Archiving the Unspeakable: Silence, Memory, and the Photographic Record in Cambodia by Michelle Caswell
My rating: 5 of 5 stars
This book is about the archive of photographs from the Tuol Sleng Prison in Cambodia. These are photographs of people who were killed by the Khmer Rouge. These photographs, while documenting most of the people from one prison, represent a small number of the total people killed during the time the Khmer Rouge were in power.
This book is a detailed exploration of these photographs, how they have been used, and occasionally misused, including one art book which seemed to ignore the fact that these were real people who had been killed. This book also investigated the power of documentation as the approximately 17,000 people killed in the Tuol Sleng Prison in Cambodia is a small percentage of all the deaths during the time of the Khmer Rouge, but because they are documented there is a focus on them. There is an interesting discussion of how they were used during a war crime trial, with Duch, the person on trial arguing that if the person had not been photographed he was not responsible for their death.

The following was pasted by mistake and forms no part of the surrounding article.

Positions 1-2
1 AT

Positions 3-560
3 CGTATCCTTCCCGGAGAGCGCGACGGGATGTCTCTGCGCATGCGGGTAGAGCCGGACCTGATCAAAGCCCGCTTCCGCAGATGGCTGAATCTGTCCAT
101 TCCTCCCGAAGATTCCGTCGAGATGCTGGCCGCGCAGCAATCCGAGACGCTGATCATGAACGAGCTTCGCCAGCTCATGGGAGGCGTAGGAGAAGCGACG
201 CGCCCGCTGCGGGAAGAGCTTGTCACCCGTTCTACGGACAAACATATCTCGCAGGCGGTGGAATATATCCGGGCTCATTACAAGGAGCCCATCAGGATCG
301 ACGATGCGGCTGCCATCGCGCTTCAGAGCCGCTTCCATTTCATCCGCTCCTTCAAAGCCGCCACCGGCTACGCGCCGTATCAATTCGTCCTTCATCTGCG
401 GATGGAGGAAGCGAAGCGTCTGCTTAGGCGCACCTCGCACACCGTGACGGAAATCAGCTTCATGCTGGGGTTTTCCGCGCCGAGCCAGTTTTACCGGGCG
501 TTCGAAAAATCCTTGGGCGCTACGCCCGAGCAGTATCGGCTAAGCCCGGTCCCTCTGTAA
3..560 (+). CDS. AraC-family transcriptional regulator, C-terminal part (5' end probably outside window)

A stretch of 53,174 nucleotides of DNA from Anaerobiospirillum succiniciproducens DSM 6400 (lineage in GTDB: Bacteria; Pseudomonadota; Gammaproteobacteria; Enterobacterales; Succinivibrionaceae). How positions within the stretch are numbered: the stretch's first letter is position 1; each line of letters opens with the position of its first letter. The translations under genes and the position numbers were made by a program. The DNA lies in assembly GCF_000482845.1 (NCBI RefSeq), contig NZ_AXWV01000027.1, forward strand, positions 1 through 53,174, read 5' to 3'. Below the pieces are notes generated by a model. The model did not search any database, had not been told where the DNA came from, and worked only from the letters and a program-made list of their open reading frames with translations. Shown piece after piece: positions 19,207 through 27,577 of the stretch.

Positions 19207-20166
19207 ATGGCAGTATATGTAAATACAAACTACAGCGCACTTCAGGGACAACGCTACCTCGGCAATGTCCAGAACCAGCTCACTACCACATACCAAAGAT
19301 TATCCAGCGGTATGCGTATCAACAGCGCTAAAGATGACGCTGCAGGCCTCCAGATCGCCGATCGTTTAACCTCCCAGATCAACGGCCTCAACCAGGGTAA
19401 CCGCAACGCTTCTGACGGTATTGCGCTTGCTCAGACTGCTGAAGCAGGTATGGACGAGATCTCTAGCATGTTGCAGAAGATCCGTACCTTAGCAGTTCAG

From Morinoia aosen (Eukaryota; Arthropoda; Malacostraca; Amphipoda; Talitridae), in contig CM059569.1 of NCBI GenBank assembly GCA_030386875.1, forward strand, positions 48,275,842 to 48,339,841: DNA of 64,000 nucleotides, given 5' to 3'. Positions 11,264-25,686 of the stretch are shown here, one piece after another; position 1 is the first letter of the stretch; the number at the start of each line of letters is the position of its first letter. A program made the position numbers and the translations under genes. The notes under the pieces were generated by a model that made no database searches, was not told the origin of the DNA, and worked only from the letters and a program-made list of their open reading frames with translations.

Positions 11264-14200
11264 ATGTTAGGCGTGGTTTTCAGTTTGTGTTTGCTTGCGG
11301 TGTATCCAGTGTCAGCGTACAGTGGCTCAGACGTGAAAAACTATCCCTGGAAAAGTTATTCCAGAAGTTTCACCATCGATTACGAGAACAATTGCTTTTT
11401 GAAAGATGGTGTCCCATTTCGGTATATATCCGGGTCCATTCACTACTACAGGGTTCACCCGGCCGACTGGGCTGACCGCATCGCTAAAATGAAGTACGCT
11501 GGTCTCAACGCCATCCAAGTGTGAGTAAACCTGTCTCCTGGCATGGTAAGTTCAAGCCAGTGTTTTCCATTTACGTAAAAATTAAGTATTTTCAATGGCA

There is very interesting discussion about the importance of provenance in archival collections, including the reason for the records being created. In this context these photographs were taken as part of documenting prisoners, only seven people living to actually describe their experiences.
This is a very interesting, and disturbing book to read. The detailed exploration of why the photographs were created and the many ways they have been used provides ways for thinking about other archives, and their potential use. It also highlights the need to collect a range of resources.
This is a useful book to read to think about the social justice implications of archives, and other historical collections such as local studies collections in public libraries as it really encouraged thinking about who is included and who is excluded.
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